It's one thing to oppose the war, or to want the troops to come home. Those are defensible positions. What is not defensible is to openly root for foreign guerrillas- especially those loyal to one of the most vile dictators in history- to kill American soldiers, as well as UN officials and Red Cross workers. Rall, proudly, defends the slaughter of all three.
The best part? When Rall refers to the Iraqis who help with pro-democracy efforts as "sellouts." What a typical hipster-asshole attitude: "it's okay to support fascism, repression, rape, and murder and everything else Saddam did- just don't sell out, man!"
DON'T TELL MOM ABOUT MY BLOG!: The blogging phenomenon gets the Onion treatment. The piece is #1 at Blogdex and the Blogosphere seems to appreciate it, though I found it a tad condescending, especially the "100 regular readers" line. Are they jealous that blogs now have all the internet buzz that the Onion had three years ago and has since lost?
At any rate, my mother has known about my blog since the day I started, as do my boss, my grandma, and various co-workers of my father's. I don't really mind, but some other bloggers would- discovery by "the authorities" of their true identities could be a matter of life and death for Salam Pax or the Hasidic Rebel (the latter seems to have disappeared, so maybe he has been discovered…). And the pseudonymous "This Fish (Needs a Bicycle)" had to scour her archives for incriminating material the other week after her mother did discover her blog- which, now that I think about it, may be where the Onion got the idea.
JUSTICE DELAYED IS NOT JUSTICE DENIED: According to Jawsblog, this week's press run of the Justice has been found- and more likely than not, its initial disappearance was merely a printer or delivery delay and not outright theft.
Then again, this makes sense- to steal an entire press run of the paper would have required either a conspiracy of 30 or 40 people to take the stacks from every distribution spot on campus, or a "Sopranos"-style hijacking of the delivery truck- neither of which sounds like a particularly plausable course of action.
I'll be up at Brandeis on Monday, unfortunately missing the next issue (and the Daniel Pipes speech) by just one day.
UPDATE:According to Dahlia, there was indeed at least a partial theft of the press run, and a few hundred copies were found in a garbage bag in East Quad. She also says she knows who did it…
(BEGIN VIDEO CLIP)
ALEXANDRA TRUSTMAN, STUDENT: My question for you all is-and it is not quite boxers or briefs-but Macs or P.C.s?
(END VIDEO CLIP)
OLBERMANN: The student, from Brown University, Alexandra Trustman, took a lot of heat for that question. Then she explained that a CNN producer not only provided the question, but when Ms. Trustman tried to revise it into something about technology use that didn’t sound so "fake young," the producer stopped her. CNN has confirmed it and apologized for it.
Next time, have them ask about those new dune buggy things. I hear the kids love those.
Of course, we know how much Keith just loves to tweak all of his former employers on the air, as he's worked in the past for CNN, ESPN, and (of course) Fox.
Wednesday, November 12, 2003 ONE MINUTE RECORD REVIEWS: I've gotten a lot of new CDs lately, and haven't written about hardly any of them, so I'll play Robert Christgau (except, you know, readable), and crank out a few brief reviews. Here we go:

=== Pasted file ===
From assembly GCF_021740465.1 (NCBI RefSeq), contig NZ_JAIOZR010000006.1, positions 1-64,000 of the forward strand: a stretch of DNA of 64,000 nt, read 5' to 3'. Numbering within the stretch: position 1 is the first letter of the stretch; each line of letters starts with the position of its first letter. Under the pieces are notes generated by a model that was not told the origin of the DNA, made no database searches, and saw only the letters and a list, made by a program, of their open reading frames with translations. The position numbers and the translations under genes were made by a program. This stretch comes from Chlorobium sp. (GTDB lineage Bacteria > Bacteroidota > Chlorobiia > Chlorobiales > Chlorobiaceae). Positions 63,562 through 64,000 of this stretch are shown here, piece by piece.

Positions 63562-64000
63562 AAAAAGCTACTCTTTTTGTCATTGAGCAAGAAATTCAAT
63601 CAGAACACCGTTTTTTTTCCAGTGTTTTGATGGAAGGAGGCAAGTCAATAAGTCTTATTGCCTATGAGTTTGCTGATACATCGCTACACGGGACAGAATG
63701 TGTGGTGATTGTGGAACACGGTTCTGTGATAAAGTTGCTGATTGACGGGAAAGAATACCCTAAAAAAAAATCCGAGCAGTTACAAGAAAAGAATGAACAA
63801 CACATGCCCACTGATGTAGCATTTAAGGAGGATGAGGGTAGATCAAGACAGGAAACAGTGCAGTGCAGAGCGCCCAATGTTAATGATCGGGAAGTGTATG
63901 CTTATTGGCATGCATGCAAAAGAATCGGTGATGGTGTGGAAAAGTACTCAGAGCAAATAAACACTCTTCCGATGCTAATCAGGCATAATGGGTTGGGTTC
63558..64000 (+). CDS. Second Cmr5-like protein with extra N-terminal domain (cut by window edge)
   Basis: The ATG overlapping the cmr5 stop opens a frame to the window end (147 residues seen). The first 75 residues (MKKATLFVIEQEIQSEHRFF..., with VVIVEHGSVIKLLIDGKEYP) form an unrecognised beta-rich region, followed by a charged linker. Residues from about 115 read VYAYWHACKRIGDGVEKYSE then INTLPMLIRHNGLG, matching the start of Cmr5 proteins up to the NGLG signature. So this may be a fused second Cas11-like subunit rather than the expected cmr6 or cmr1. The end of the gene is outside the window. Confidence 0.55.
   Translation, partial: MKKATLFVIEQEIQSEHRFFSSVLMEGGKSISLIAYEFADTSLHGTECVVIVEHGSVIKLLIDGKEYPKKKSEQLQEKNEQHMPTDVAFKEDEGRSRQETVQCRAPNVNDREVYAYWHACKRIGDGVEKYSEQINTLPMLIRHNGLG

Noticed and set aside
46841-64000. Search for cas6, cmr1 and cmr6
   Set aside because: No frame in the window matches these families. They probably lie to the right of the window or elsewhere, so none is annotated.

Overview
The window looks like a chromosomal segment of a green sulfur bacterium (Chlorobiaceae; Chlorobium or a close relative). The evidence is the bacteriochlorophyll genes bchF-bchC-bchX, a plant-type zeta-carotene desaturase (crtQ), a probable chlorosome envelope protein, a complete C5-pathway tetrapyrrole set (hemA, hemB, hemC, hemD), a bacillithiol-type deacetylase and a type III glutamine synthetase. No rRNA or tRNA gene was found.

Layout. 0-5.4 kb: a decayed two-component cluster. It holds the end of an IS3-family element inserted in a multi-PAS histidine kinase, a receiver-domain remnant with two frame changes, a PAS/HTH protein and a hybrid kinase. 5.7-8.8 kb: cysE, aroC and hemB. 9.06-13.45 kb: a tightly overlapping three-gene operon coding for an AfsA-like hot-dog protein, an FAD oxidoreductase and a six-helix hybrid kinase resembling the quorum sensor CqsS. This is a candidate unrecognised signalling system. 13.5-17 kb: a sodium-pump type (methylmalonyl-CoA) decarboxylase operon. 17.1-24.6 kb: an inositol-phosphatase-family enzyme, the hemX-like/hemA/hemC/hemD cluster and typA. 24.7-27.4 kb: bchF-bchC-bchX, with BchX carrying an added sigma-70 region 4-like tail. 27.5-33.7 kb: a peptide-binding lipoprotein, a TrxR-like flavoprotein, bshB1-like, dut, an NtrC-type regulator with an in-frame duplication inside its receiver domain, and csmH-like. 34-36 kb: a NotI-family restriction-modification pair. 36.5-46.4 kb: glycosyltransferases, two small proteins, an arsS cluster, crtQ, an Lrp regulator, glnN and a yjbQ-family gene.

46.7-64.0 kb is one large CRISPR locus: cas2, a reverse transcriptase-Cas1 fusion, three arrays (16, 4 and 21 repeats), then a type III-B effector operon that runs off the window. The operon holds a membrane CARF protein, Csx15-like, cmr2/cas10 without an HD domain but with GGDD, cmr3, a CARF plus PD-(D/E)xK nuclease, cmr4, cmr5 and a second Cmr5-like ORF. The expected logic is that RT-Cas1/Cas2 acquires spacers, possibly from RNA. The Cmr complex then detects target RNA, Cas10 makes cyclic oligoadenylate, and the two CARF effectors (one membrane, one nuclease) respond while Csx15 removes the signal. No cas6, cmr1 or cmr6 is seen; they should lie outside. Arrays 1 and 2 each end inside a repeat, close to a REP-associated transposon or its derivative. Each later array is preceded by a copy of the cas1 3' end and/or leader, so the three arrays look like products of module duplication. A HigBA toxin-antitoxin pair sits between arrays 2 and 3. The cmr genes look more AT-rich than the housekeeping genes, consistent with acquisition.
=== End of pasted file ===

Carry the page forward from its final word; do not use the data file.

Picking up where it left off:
The release of the Strokes' debut album "Is This It" two years ago ignited the "post-punk" revival and subsequently a hipster civil war that nearly caused Brooklyn's Williamsburg neighborhood to burn to the ground. One side of the debate heralded the return to minimalist, stripped-down rock after a half-decade of Britney mousketeering; opponents seized on everything from the band's haircuts to their clothes to their status as rich boys with famous fathers to their obvious inferiority to the Ramones.
Lost amid the hype was that "Is This It" was a near-masterpiece, vying with "Yoshimi Battles the Pink Robots" and "Yankee Hotel Foxtrot" for the title of Best Album of the Decade So Far. "Room on Fire" isn't much of a departure thematically, and while it doesn’t quite measure up to its predecessor, it nonetheless represents a worthy follow-up.
Must-downloads: "Meet Me in the Bathroom," "12:51."
Coming off a three-year layoff following the best album of their career (2000's "Maroon"), this Canadian band is back with more fun pop-rock for the masses. There's less harmonizing than usual, but Page, Robertson, and Co. keep up their trademark humorous lyrics, especially on "Another Postcard." The album's tour de force is "War on Drugs"- no, it's not a heavy-handed political track, but rather a beautiful ballad in which the meaning of the title remains a mystery until the last verse. For that and "Maybe Katie," I'll forgive BNL for jumping on the unfortunate recent trend of including feeble acoustic versions of three songs as hidden tracks.
Must-downloads: "War on Drugs," "Maybe Katie"
The debut album from America's Foremost Insult Comic Dog is, like the "South Park" movie soundtrack before it, a masterful distillation of a modern comedic institution into musical comedy album form. Creator Robert Smigel and a virtual armada of Conan O'Brien writers take what was once a one-joke character and create a three-dimensional comedy album that's full of laugh-out-loud moments.
Highlights include "Cats Are C-nts" (featuring Conan himself; you'll have it in your head all day!), "Benji's Queer," and a duet with Blackwolf the Dragon Master, the Star Wars nerd from Triumph's famous "Attack of the Clones" bit who hangs around Washington Square Park in a wizard costume and uncannily resembles disgraced Times reporter Jayson Blair. There's also "I Keed, I Keed," an Eminem-style insult rap in which the dog declares that Christina Aguilera's videos are "like watching porn, except the music isn't as good."